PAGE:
Why do we stop working on our projects? Why do we put in all that work and then suddenly stop working? I spend my days working through issues like this with writers. And I’ve noticed a pattern that mirrors the trajectory of relationships. I’ve found that writing a book is a lot like falling in love.
We meet someone special. We go out on dates. We try to picture a future with them. We dive deeper and get to know this person. If we like them, we commit and decide to be monogamous. We might even get married. Then we have a significant disagreement. We feel misunderstood. We feel like the one person who was supposed to be on our side has now taken sides against us. We try to explain our side. We try to convert them to our more logical way of thinking. It doesn’t work. The romantic period ends, and now the relationship feels like work, feels like the entity of us is no longer safe or supportive, and frustration creeps in. So we see a counselor who gives us some communication tools and the real work of being in a relationship begins. So we go home and try to communicate. We stumble at first. We hurt each other’s feelings. But we keep working and keep going to the counselor until we learn how to reach one another. Or we learn that we will never be able to reach each other and we stop working on the relationship altogether.
But if we do decide to push forward and grow together, we learn how to live with another person who has their own opinions. We learn how to understand our partner and have compassion for them without taking it personally. We keep trying because everyone tells us the rewards will come. That our love will win out in the end.
Sound familiar? That’s because this relationship stuff parallels the book-writing process. Let’s take a look.
Writing a Book
You have an idea for a book. You’ve found a story that you want to tell, and you decide to stick with and see it through to its final draft. You envision getting an agent and a publisher, then going on book tour, and you see yourself signing book copies and talking about your creative process. This type of visualization helps to keep momentum, and it’s good to dream about the future. So you start typing, characters reveal themselves, and you begin to write a story. You’ve fallen in love with your story. You want to spend a significant amount of time with your story, maybe even go all the way with this story. You write the beginning. You refine the first line, the first paragraph, the first scene, and even the first whole chapter. You try new things, like the second chapter and sometimes even the third chapter, and so on until something changes. Motivation starts to slip. The romance of living a writer’s life and sitting alone and typing a story on a glowing screen transforms into more work than romance. You find that writing your story challenging and frustrating and lonely.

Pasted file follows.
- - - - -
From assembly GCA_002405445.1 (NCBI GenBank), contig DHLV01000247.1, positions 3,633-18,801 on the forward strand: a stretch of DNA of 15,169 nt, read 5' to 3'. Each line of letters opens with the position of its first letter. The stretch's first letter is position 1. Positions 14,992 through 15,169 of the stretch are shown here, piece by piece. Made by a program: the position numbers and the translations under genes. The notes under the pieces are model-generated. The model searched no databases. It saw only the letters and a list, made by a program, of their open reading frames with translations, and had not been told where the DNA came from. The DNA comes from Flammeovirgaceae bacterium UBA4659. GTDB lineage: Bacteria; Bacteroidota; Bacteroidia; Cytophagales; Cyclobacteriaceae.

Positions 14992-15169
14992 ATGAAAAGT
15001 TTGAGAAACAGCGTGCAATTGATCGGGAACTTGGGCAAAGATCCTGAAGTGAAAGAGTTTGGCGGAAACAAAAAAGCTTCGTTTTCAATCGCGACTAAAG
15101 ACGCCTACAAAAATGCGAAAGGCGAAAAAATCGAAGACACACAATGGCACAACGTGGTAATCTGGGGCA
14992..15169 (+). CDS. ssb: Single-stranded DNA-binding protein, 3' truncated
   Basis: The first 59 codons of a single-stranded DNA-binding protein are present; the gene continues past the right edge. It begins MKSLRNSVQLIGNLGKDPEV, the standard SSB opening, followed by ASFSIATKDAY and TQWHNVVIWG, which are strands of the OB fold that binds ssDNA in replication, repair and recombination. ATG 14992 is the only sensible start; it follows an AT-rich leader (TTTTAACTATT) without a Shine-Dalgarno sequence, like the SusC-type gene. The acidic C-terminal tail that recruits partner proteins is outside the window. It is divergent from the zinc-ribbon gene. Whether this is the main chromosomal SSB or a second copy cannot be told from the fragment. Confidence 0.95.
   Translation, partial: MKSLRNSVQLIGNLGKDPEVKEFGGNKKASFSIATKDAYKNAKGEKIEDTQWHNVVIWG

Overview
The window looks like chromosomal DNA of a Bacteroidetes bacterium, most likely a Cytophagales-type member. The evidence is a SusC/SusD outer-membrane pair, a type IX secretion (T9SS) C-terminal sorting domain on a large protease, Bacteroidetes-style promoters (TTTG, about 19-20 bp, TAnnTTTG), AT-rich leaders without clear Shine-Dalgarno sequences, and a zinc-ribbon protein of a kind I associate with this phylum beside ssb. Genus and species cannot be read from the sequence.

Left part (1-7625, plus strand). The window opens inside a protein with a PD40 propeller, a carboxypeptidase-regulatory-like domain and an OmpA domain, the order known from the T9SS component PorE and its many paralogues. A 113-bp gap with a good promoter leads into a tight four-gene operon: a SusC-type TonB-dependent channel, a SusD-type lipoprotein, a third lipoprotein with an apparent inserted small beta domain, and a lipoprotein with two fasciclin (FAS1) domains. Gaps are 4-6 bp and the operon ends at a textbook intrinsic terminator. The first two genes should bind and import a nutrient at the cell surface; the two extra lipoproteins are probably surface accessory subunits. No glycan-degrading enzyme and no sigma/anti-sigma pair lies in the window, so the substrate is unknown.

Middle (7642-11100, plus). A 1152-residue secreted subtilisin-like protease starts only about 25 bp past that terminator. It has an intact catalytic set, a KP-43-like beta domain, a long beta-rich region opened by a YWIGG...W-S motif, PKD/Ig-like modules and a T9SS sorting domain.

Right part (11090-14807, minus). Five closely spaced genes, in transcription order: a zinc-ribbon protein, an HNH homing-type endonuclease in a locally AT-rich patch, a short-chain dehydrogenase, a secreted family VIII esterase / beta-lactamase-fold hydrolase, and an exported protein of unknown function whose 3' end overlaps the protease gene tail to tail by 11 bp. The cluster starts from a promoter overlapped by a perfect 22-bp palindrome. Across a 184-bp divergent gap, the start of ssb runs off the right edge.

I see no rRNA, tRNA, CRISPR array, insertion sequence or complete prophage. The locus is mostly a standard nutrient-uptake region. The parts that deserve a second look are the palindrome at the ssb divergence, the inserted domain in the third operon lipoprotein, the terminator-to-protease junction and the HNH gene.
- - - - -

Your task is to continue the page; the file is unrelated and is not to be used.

Like being in a relationship, this is when the work begins. This moment when it’s so tempting to stop working is when you need to discover tools you aren’t even aware you don’t have. This is when you might seek help from a book on the craft, from a writing coach, or from your writer’s group, much like a couple who seeks out a counselor.
But this moment, when writing elicits frustration rather than romance, is the exact time you should continue to push forward. As I have written about before, your frustration is a sign that you need to do more work or learn more to grow in your craft. Never let frustration stop you. It’s nearly always the point at which you are about to level up.
Keep this in mind on while working on your project. Allow yourself the space to grow in your craft and to learn how to push past the frustration and discover the growth lurking underneath.